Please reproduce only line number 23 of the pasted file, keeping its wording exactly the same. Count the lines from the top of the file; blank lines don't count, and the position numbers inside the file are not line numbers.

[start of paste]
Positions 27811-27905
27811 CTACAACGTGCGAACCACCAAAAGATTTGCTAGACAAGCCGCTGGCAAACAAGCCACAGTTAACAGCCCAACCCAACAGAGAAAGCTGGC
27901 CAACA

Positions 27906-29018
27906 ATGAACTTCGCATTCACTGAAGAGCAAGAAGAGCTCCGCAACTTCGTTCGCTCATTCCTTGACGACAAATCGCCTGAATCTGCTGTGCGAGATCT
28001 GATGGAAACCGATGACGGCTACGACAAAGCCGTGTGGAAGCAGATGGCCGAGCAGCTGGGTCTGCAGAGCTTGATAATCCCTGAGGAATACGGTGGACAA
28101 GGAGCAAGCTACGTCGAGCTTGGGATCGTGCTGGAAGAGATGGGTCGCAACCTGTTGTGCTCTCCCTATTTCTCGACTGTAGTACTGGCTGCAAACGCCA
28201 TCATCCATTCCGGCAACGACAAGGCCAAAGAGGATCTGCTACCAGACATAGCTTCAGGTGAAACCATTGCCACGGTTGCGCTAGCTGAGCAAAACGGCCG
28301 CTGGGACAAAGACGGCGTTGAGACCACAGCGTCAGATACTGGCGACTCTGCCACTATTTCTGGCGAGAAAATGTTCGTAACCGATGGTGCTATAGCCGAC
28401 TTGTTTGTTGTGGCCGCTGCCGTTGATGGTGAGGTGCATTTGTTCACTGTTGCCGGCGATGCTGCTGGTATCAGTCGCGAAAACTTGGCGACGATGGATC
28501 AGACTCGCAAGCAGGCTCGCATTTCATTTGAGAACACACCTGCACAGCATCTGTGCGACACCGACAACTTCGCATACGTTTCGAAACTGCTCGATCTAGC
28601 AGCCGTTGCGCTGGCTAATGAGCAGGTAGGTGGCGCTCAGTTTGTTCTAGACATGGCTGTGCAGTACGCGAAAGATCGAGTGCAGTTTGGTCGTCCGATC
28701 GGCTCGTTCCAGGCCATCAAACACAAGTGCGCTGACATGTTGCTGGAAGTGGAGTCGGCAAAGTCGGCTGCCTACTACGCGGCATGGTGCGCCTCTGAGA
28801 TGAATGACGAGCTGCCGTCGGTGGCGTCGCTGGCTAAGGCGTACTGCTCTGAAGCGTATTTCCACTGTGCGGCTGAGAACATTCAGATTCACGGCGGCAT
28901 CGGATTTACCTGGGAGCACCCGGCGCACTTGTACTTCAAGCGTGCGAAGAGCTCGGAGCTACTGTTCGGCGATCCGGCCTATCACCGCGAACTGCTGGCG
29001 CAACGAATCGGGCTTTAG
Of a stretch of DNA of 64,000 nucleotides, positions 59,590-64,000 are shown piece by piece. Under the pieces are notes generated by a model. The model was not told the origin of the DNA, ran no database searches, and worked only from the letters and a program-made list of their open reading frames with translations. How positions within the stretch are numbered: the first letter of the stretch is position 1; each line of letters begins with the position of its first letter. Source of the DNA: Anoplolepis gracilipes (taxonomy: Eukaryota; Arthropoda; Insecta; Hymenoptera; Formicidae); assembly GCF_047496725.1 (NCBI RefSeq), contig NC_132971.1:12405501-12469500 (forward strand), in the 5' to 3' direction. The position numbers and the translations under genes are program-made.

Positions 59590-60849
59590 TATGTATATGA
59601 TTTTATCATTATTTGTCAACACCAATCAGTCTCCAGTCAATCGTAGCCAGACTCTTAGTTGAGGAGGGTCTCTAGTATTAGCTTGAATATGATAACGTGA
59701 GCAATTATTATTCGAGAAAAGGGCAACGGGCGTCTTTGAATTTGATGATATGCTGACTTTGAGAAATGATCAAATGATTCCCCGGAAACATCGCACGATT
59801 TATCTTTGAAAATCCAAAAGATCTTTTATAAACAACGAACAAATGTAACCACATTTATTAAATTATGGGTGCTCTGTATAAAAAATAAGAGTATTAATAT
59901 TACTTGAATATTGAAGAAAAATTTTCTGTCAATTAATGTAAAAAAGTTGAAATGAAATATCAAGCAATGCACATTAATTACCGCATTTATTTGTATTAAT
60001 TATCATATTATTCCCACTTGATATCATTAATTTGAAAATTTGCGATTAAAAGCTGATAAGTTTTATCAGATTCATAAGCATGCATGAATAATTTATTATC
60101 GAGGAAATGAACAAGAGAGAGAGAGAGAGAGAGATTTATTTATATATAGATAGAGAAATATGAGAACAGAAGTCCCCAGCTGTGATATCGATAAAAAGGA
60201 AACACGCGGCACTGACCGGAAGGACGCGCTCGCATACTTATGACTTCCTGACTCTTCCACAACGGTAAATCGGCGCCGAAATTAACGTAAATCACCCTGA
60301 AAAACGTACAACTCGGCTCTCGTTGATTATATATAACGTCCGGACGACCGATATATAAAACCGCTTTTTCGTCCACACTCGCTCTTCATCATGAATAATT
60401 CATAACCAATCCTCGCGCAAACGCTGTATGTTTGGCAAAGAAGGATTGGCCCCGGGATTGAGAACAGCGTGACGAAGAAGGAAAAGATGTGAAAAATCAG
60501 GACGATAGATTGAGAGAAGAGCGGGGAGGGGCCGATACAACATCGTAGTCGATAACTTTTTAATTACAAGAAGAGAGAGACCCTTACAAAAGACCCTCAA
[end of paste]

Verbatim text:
59901 TACTTGAATATTGAAGAAAAATTTTCTGTCAATTAATGTAAAAAAGTTGAAATGAAATATCAAGCAATGCACATTAATTACCGCATTTATTTGTATTAAT